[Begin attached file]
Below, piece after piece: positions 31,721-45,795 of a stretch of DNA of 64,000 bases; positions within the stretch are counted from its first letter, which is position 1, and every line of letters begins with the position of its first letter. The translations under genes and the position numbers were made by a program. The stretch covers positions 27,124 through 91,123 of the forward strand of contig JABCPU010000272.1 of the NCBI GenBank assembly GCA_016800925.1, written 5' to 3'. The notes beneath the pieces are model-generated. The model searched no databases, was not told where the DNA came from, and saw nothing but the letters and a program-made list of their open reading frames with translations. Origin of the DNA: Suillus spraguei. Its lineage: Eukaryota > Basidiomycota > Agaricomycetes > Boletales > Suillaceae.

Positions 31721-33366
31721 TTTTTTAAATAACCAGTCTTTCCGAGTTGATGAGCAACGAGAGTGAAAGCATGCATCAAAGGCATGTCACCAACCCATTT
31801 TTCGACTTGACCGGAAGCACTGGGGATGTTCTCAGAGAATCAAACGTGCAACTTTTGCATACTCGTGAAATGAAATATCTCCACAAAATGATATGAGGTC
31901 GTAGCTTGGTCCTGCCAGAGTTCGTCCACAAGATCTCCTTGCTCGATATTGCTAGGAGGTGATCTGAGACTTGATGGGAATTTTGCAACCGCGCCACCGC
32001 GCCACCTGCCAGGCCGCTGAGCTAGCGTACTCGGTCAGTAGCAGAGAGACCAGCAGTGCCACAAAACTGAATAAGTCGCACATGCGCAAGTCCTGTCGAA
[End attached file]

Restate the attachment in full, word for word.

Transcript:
Below, piece after piece: positions 31,721-45,795 of a stretch of DNA of 64,000 bases; positions within the stretch are counted from its first letter, which is position 1, and every line of letters begins with the position of its first letter. The translations under genes and the position numbers were made by a program. The stretch covers positions 27,124 through 91,123 of the forward strand of contig JABCPU010000272.1 of the NCBI GenBank assembly GCA_016800925.1, written 5' to 3'. The notes beneath the pieces are model-generated. The model searched no databases, was not told where the DNA came from, and saw nothing but the letters and a program-made list of their open reading frames with translations. Origin of the DNA: Suillus spraguei. Its lineage: Eukaryota > Basidiomycota > Agaricomycetes > Boletales > Suillaceae.

Positions 31721-33366
31721 TTTTTTAAATAACCAGTCTTTCCGAGTTGATGAGCAACGAGAGTGAAAGCATGCATCAAAGGCATGTCACCAACCCATTT
31801 TTCGACTTGACCGGAAGCACTGGGGATGTTCTCAGAGAATCAAACGTGCAACTTTTGCATACTCGTGAAATGAAATATCTCCACAAAATGATATGAGGTC
31901 GTAGCTTGGTCCTGCCAGAGTTCGTCCACAAGATCTCCTTGCTCGATATTGCTAGGAGGTGATCTGAGACTTGATGGGAATTTTGCAACCGCGCCACCGC
32001 GCCACCTGCCAGGCCGCTGAGCTAGCGTACTCGGTCAGTAGCAGAGAGACCAGCAGTGCCACAAAACTGAATAAGTCGCACATGCGCAAGTCCTGTCGAA